• Scheduling a check in call with your founders during which you ask ‘what is the most impactful way we can support you’*

*If you don’t have strong relationships with companies already in place, start by setting up informal check in calls to build rapport instead of a survey. 

Document the trends you see emerging across the portfolio using the TOPSCAN categories of support which are included in the VC Platform Positioning Exercise. You’ll also want to assign a weight to each category according to the level of demand or need. Portfolio Needs Example:


Available Resources 

Next, review and consider which resources for company support already exist at your firm. Your goal should be to answer the question What resources do we have internally and/or how could we source these externally?

Start mapping out these resources by the TOPSCAN category they’re related to. Take into account which resources your VC Fund has internally versus where it could make sense to partner with a service provider. Assign a weight related to how available the resources already are within your firm. 

For example, your portfolio may need help with recruiting but you don’t have resources on staff to support this. In this case, you may consider whether there is a budget to adopt a software or form a partnership to provide this type of support to your companies. Available Resources Example:


Brand Strategy 

And finally, it’s important to keep in mind your fund’s brand positioning to make sure the resources you’re allocating align with your brand. In this section you’re answering What do we want to be known for?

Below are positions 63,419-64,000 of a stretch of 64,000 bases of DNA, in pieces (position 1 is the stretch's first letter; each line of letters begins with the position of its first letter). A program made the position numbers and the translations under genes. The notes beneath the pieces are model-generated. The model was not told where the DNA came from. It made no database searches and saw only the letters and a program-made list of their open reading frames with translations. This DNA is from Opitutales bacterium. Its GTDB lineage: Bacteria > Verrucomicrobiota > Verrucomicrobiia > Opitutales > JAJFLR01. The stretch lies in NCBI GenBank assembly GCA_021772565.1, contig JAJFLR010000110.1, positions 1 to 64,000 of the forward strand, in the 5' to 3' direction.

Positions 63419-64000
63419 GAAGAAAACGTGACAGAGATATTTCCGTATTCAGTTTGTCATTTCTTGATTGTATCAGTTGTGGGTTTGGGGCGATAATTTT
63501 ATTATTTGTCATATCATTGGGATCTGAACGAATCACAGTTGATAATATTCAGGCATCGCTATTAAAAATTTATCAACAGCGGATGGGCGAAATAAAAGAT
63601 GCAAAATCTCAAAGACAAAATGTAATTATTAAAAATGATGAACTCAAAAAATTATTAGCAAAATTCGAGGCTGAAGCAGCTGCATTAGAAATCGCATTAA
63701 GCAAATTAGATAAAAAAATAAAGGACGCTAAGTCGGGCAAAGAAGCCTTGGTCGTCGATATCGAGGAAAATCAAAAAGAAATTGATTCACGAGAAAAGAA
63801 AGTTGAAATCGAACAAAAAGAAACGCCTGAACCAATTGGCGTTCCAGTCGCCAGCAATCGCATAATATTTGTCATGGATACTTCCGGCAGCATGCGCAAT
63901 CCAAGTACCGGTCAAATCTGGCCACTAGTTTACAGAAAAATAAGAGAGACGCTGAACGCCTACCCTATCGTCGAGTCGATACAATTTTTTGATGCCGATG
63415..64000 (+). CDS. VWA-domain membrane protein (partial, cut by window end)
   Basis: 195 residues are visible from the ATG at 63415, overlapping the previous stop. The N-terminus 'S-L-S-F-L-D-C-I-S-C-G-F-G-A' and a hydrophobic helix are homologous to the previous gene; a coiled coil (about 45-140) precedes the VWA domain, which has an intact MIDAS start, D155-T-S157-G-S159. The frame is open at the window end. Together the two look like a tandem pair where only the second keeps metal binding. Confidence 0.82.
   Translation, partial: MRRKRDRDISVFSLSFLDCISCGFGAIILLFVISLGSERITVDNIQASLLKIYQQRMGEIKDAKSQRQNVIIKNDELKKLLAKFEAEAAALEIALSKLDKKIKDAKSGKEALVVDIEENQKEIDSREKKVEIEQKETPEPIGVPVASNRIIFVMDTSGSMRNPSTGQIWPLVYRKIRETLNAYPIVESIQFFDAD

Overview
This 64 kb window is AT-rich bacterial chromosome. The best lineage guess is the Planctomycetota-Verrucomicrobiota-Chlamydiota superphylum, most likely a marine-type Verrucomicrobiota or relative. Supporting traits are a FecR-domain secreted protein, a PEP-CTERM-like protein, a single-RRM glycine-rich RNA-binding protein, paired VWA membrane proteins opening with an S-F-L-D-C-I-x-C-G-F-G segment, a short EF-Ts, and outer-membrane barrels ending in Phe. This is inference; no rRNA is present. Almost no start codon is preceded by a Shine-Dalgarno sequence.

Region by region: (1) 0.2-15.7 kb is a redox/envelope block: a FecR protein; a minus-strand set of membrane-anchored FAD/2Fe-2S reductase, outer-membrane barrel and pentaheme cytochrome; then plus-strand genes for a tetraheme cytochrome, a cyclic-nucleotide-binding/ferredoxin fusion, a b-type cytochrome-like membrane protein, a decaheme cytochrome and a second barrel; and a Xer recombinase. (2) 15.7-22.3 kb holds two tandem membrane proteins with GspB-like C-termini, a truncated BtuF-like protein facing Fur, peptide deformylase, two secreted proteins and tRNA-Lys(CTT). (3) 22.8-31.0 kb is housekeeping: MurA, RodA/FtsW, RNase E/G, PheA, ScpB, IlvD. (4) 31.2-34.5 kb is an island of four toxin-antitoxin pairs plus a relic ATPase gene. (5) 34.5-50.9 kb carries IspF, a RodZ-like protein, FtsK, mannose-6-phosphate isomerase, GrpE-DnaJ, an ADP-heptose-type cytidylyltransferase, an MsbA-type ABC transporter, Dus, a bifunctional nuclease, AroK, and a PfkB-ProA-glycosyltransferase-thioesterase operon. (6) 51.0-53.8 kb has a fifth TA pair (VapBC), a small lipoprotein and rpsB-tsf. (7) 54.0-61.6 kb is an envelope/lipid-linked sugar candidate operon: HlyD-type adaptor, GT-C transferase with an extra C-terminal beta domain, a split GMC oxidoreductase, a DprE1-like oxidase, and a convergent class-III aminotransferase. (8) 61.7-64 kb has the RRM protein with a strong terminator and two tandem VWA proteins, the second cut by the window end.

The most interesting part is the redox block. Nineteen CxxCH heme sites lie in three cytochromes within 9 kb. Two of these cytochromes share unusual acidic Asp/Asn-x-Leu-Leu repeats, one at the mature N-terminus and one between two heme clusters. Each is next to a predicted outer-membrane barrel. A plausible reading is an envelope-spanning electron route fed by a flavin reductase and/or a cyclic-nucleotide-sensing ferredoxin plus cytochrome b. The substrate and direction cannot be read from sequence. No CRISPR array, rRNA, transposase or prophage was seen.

As Jay Acunzo from NextView Ventures notes “platform only works when you’re known for something.”

Brainstorm within your team until you’ve clarified what it is you want to be known for. Do you want to be known for data-driven decision making? Or maybe you want to be known for identifying and investing in diverse teams. Denote this in the ‘Brand Strategy’ section of the exercise and again assign a weight to each category as you fill them out. Brand Strategy Example:


Once you’ve completed the VC Platform Positioning Exercise, begin looking for overlaps in portfolio needs, available resources, and brand strategy. The areas in which you identify the most alignment should form the basis of your VC Platform approach. 

And as Peter Drucker once said, “You cannot manage what you don’t measure”. Be sure to set up KPI’s for your newly defined VC Platform approach so you can measure, analyze, and iterate as needed to refine your approach overtime. 

And with building anything new, keep in close communication with your ‘customers’ so you’re confident you’re building something of value. 

Other VC Platform articles we love: 

Paths into Venture Capital – Decoding the Platform Role 

Director of Platform, what does that mean? 

Why VCs are investing in Platforms to Compete

Are Newly Formed Roles In VC Firms Differentiators, Table Stakes Or Total BS?